Big data, the term given to the incredibly large sets of data that exist all around us but which can only be analysed through complex algorithms, is being applied to everything from marketing to healthcare, sports and investing.
Computer-driven analyses of big data can produce what would be near impossible when done manually, meaning patterns can be extracted from even the most obscure sources.
In the investing world, a swathe of new sources of information are now being used to make trading decisions. This reflects a shift from analyses of structured data only, to also incorporating unstructured data.
Big data is being used to predict sales figures based on web traffic to retailers’ sites, as well as app downloads, for example. Social media websites like Twitter are being mined for investment trends, events and opportunities. While big data can reveal patterns among millions of tweets, single tweets from the right people can now result in instantaneous, automated trades – with the aim of beating manual traders to it.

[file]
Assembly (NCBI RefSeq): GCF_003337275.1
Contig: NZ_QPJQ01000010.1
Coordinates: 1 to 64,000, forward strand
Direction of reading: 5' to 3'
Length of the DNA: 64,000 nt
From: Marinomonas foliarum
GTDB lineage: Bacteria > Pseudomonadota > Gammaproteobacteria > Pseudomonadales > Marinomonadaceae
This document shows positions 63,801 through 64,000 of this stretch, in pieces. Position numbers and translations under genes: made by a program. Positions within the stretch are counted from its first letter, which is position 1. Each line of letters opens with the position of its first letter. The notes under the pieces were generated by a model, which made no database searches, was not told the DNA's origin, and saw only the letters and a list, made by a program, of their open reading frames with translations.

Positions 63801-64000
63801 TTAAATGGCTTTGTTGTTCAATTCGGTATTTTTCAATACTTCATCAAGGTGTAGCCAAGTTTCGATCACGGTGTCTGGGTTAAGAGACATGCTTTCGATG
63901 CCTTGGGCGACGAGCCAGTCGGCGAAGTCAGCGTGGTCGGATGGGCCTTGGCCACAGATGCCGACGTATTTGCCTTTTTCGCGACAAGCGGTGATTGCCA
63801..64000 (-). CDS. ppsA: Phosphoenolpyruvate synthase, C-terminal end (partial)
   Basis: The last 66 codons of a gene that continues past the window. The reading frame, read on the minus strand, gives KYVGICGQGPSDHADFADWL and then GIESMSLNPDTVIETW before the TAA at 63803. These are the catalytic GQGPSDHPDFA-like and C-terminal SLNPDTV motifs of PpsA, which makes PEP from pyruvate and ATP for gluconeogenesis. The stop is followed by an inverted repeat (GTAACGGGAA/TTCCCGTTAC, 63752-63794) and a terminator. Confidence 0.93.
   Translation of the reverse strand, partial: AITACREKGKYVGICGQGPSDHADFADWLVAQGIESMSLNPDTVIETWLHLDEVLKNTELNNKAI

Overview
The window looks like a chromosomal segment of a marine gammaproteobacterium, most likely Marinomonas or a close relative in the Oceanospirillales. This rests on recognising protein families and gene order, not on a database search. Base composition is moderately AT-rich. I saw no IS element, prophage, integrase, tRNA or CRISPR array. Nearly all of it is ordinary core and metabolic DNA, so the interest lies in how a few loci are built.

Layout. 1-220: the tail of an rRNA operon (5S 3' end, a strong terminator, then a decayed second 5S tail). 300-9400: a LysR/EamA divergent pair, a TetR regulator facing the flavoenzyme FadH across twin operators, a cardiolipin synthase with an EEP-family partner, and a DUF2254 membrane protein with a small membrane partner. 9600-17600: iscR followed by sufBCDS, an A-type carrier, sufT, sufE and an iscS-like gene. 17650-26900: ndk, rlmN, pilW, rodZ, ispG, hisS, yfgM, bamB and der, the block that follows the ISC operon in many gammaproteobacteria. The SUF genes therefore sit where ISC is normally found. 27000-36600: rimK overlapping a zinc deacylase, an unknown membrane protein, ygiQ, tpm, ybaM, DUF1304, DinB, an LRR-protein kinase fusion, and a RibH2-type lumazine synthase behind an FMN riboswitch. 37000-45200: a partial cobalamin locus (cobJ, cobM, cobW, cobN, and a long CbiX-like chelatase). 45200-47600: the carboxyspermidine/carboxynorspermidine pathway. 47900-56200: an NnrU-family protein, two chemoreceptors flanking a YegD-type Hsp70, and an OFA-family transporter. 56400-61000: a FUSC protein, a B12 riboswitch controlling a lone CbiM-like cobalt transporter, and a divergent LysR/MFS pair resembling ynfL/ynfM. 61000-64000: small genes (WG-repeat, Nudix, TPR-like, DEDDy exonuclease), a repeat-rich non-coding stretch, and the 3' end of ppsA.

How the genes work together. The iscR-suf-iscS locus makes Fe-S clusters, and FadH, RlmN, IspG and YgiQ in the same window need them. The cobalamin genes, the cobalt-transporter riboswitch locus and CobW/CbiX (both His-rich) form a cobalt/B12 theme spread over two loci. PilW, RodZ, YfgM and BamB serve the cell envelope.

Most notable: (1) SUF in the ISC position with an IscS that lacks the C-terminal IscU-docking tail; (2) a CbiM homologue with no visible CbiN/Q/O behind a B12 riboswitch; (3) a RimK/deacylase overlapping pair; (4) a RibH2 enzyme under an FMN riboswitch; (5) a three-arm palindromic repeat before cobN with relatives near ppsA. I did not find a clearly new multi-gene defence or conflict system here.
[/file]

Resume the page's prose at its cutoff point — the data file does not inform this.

The pool of data available on the internet is massive and rapidly growing. Investment banks are widely believed to be slightly behind the curve in their adoption and application of big data, meaning the potential applications are substantial.
Demand for big data specialists is growing among investment firms, which are having to compete with other sectors and industries for this relatively niche skill.
Online retailers in particular were among the frontrunners in embracing big data analytics, using algorithms to identify and leverage consumer spending habits. Elsewhere, big data is being harvested by state security departments, sports teams and healthcare providers, among numerous other sectors.